Shroom's jury is still out, but the other night, while decamping from my car in anticipation of another happy night shift, I was sure I saw someone lurking in the car park, just out of the corner of my eye. On glancing round, there was, of course, no-one there. I'm sure it was but a trick of the light, reflecting on my glasses.
But, try as I might, I could not repeat the feat.
Until I stopped trying.
Twice more I 'saw' him, and each time, he seemed a little closer to me.
A trick of the light, I'm sure.
Nonetheless, I walked in a little quicker than usual that night.
Saturday, December 06, 2008
Friday, December 05, 2008
Thursday, December 04, 2008
Wednesday, December 03, 2008
Hospital, and thus department, busy as f...eather boas.
Spent more hours than is seemly trying to organise admission of one consultant's patient under the care of another; consultant 2 didn't wanna do it, and consultant 1 thought this was very unfair, but, curiously, neither would talk to the other, preferring to use me as a go-between.
Ultimately, grown men should be above saying "I won't be calling him, but if he wants to call me, I'd be happy to talk to him"...
I left a patient behind today, handed them over, after failing to get anyone to take them seriously; well, it wasn't so much that they wouldn't take him seriously, it was more that the general opinion was "Sure, he's sick, but it's because of (body system looked after by rival speciality)"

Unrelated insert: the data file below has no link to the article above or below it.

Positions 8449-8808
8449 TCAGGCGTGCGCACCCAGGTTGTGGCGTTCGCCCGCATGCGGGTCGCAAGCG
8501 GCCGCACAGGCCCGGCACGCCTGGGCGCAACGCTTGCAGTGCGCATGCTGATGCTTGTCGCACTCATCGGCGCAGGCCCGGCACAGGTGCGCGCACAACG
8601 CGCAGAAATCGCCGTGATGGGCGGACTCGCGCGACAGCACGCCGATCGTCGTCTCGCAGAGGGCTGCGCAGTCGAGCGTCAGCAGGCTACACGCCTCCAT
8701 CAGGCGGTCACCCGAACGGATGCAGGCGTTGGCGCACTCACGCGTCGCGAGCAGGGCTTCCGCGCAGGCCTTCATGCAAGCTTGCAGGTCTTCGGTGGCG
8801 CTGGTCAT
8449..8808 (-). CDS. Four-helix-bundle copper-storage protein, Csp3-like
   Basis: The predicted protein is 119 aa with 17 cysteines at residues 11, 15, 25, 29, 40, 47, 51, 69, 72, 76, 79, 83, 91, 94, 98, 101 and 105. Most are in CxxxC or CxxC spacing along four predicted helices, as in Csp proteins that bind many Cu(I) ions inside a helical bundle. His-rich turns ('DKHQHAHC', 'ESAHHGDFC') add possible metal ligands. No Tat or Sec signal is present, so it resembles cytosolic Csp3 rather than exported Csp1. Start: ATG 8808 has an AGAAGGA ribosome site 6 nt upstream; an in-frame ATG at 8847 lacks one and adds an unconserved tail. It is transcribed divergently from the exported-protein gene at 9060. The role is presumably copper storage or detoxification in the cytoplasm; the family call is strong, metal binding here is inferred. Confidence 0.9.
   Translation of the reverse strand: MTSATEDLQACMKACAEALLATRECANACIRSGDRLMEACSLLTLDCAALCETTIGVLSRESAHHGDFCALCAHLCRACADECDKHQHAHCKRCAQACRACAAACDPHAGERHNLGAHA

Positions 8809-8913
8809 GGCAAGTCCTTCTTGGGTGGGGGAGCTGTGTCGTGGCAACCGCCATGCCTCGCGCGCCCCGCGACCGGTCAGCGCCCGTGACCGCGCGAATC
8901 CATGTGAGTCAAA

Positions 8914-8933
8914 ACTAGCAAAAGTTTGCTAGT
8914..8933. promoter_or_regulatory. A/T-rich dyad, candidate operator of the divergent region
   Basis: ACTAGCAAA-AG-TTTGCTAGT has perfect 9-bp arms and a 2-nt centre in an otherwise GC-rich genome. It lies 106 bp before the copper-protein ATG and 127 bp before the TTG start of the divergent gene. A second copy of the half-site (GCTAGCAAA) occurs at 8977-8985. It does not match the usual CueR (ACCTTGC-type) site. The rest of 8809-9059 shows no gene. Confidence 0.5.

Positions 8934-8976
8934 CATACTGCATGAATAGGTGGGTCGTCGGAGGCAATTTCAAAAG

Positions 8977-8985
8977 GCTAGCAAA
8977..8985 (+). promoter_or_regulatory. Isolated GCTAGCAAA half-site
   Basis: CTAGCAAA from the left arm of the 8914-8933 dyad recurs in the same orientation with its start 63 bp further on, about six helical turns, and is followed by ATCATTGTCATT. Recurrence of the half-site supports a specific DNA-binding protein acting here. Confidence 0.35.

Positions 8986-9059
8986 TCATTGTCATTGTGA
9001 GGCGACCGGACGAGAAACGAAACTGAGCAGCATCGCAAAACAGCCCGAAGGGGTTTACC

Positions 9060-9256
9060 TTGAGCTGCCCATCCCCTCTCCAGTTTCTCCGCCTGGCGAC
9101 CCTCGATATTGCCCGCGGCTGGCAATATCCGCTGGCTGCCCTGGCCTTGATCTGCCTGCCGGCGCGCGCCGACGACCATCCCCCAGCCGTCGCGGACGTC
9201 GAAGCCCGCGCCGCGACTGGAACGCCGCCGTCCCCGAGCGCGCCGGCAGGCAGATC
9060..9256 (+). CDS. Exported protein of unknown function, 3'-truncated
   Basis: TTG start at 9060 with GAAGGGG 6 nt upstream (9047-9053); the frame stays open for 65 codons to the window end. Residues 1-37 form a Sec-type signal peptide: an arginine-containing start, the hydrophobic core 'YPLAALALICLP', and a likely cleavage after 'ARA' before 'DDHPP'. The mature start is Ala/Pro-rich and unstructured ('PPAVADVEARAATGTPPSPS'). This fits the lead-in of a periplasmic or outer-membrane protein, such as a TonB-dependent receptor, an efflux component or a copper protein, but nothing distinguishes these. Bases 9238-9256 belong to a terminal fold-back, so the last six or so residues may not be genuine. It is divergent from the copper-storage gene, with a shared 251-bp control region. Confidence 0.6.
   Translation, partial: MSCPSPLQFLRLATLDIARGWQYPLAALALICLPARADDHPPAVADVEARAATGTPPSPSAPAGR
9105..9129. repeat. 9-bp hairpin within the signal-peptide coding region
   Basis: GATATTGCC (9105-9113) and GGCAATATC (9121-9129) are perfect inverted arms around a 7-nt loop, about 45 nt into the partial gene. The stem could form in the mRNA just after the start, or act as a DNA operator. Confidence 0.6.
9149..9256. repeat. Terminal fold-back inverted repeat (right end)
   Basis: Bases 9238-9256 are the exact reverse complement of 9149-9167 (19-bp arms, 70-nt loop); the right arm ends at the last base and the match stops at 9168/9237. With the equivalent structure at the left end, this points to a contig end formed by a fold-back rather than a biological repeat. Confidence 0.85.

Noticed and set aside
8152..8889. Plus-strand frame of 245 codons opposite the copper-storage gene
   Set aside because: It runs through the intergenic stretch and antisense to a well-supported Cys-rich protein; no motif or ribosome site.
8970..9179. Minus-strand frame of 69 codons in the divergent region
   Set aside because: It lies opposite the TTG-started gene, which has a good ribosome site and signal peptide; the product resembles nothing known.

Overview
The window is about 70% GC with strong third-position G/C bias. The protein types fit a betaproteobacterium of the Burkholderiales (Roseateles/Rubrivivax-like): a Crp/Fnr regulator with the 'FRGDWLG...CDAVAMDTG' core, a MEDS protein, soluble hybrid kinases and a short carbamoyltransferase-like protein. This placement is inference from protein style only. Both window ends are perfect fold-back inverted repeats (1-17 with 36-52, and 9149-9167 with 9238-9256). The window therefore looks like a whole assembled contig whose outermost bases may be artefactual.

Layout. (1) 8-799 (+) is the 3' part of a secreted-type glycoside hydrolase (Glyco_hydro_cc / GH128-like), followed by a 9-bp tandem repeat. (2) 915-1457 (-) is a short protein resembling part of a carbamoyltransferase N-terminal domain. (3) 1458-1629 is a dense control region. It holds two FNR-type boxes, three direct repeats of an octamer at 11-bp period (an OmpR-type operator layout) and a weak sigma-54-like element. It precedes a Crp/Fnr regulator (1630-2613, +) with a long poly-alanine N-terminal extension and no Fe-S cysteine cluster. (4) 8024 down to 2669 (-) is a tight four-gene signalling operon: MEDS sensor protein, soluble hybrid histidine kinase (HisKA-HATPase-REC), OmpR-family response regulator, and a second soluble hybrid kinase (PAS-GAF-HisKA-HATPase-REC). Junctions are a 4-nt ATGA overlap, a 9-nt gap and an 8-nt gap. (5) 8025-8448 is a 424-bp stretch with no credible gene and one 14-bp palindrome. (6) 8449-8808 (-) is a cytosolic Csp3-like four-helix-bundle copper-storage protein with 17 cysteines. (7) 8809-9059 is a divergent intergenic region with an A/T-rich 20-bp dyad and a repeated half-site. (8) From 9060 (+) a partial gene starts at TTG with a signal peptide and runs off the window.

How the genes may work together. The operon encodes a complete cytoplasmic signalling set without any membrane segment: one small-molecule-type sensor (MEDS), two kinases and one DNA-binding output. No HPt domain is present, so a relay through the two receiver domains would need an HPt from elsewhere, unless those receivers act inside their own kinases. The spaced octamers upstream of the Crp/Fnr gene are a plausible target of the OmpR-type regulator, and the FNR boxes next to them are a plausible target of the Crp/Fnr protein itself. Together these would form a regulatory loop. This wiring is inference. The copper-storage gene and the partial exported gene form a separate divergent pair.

Details to follow, but I'm convinced intra-abdominal mischief was to blame, and failed to convince either the KnifeMen, or the Moths. If I'm right, I'm sure they'll try to lay it at my door; for what it's worth, I still think he'd perfed a diverticulum, but God forbid anyone should take my opinion seriously.
Le Shroom: c'est grumpy.
Tuesday, December 02, 2008
His exact words?
"I'm not being funny, yeah, but I don't even think any of you are real doctors. I mean, you're all wearing trainers, for fuck's sake!"
Monday, December 01, 2008
I undertake to get of my arse, and keep my end of the bargain again.
Starting tonight; promise...
(And, yes, I've back-dated it; I'm cheating, for reasons I will explain. It's sort of my version of the Kobyashi Maru)